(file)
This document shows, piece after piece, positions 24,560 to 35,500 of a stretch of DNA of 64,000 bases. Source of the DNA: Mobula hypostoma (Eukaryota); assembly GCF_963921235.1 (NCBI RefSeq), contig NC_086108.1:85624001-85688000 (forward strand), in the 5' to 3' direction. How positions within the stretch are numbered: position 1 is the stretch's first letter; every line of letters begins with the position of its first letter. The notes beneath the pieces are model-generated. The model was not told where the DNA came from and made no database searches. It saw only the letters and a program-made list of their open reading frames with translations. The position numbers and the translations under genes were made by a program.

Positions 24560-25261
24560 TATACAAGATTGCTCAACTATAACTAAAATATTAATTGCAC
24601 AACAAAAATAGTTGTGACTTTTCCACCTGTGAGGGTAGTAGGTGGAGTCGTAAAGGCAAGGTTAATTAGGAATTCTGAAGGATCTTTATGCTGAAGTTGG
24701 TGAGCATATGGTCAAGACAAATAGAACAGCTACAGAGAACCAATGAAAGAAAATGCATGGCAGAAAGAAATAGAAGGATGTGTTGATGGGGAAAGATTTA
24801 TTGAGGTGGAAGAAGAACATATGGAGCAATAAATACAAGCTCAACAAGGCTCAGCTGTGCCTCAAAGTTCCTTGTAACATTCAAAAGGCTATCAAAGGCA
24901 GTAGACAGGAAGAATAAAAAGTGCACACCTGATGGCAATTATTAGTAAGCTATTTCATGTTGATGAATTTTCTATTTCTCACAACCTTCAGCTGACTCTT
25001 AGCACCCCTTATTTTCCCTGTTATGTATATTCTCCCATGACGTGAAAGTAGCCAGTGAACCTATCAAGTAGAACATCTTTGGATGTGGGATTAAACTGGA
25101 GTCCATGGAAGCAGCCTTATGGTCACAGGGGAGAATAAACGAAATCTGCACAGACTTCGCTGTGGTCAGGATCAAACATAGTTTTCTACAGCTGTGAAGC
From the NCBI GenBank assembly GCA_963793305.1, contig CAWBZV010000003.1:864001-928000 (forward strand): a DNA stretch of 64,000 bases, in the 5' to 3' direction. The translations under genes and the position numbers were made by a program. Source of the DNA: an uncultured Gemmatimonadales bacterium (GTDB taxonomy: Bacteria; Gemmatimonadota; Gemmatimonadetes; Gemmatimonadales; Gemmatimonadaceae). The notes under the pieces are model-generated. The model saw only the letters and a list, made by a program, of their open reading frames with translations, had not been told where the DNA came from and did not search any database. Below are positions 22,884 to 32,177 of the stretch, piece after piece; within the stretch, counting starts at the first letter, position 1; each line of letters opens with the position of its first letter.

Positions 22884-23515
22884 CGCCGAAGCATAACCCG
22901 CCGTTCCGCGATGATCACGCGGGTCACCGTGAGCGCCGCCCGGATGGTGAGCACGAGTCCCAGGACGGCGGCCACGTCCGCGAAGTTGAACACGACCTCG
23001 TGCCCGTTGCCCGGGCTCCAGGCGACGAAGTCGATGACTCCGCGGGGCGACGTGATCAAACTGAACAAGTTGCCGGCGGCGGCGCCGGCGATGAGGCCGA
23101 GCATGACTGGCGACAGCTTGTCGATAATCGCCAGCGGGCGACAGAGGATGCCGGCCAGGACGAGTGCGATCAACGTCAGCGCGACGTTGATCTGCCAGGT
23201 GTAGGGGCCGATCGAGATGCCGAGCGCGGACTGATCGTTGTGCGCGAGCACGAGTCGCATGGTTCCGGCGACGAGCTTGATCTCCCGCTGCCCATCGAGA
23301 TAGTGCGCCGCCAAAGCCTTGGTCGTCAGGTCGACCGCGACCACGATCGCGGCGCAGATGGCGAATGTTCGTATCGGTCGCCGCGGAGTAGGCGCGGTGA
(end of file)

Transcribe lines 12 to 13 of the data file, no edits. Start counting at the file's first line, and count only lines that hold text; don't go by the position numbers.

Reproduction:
22884 CGCCGAAGCATAACCCG
22901 CCGTTCCGCGATGATCACGCGGGTCACCGTGAGCGCCGCCCGGATGGTGAGCACGAGTCCCAGGACGGCGGCCACGTCCGCGAAGTTGAACACGACCTCG